Charter/Spectrum is one of the most profitable cable companies in the United States, taking in more than $29 billion in revenue in 2016. And Tom Rutledge is the highest-paid CEO in the nation, making nearly $100 million last year.
Yet Charter is demanding cutbacks that would be devastating to some 1,700 members of Electrical Workers (IBEW) Local 3 in New York, who have been on strike against the company since March 28. These include:
- Forcing employees to bear most of the burden of health care costs.
- Elimination of company contributions to the pension and medical.
- Elimination of weekend overtime pay.
- Flexibility to subcontract work normally done by union members.
Charter/Spectrum has refused to come to the table, much less negotiate. It also has ignored New York City’s political leaders, including Mayor Bill de Blasio and many members of the City Council, who have called on the company to negotiate a fair contract.
And while the company is making record profits, customer service continues to deteriorate. New York Attorney General Eric Schneiderman sued the company earlier this year for reneging on a promise to upgrade internet speeds. And former Missouri Attorney General Chris Koster sued the company in 2015, alleging it made telemarketing calls to consumers on the state’s Do Not Call list.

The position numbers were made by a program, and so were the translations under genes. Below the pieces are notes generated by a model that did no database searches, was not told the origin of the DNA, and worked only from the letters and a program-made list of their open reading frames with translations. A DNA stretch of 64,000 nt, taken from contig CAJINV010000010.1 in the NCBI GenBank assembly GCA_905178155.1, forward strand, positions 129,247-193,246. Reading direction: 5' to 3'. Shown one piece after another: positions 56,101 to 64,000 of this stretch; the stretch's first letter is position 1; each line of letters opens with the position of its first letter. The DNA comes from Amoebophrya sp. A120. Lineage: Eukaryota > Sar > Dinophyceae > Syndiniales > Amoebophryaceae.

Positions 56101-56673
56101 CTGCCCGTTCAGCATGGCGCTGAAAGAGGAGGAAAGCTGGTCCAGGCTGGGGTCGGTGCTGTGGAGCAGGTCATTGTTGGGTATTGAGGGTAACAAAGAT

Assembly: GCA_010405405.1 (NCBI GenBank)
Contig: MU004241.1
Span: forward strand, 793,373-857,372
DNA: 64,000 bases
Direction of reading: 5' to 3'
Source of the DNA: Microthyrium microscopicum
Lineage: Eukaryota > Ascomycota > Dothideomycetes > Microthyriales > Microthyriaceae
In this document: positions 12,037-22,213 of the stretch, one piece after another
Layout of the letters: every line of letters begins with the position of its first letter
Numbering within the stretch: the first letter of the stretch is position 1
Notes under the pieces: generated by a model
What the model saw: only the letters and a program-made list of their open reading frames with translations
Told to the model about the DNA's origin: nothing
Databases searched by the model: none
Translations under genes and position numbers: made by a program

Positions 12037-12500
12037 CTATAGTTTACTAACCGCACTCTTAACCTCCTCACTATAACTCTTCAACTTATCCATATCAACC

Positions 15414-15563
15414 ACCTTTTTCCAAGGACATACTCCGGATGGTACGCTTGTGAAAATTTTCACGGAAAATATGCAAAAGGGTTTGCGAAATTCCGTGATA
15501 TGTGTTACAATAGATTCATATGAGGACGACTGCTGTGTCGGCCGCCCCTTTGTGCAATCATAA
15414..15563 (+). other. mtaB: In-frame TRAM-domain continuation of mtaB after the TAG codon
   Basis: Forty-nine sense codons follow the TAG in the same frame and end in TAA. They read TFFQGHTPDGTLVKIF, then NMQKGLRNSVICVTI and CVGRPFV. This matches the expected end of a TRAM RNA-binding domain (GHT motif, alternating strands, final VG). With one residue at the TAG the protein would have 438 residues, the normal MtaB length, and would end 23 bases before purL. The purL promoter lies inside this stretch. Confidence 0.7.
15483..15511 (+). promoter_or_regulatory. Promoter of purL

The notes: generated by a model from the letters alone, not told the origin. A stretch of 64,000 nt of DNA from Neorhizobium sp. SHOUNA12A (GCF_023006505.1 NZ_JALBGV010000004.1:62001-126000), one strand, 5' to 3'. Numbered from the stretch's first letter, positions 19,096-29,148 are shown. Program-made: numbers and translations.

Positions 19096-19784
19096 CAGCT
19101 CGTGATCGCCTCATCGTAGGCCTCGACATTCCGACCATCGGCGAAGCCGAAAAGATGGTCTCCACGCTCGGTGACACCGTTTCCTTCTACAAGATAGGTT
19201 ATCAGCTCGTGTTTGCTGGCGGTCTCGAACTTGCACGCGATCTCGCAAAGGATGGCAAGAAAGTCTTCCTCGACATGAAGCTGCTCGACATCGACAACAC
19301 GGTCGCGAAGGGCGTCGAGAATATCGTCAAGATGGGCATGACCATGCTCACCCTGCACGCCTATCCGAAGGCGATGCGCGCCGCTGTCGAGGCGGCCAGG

That’s why IBEW members have handed out leaflets at Charter/Spectrum pay stations across the county, letting consumers know about the company’s unfair practices.
"We would much rather be partners with companies we do business with, but IBEW members are battling a corporation that has little regard not just for its employees’ welfare, but also for the customers it serves," IBEW President Lonnie R. Stephenson said. "That’s disheartening, but it’s a battle we can win."
This is a guest post from Alex Hogan of IBEW.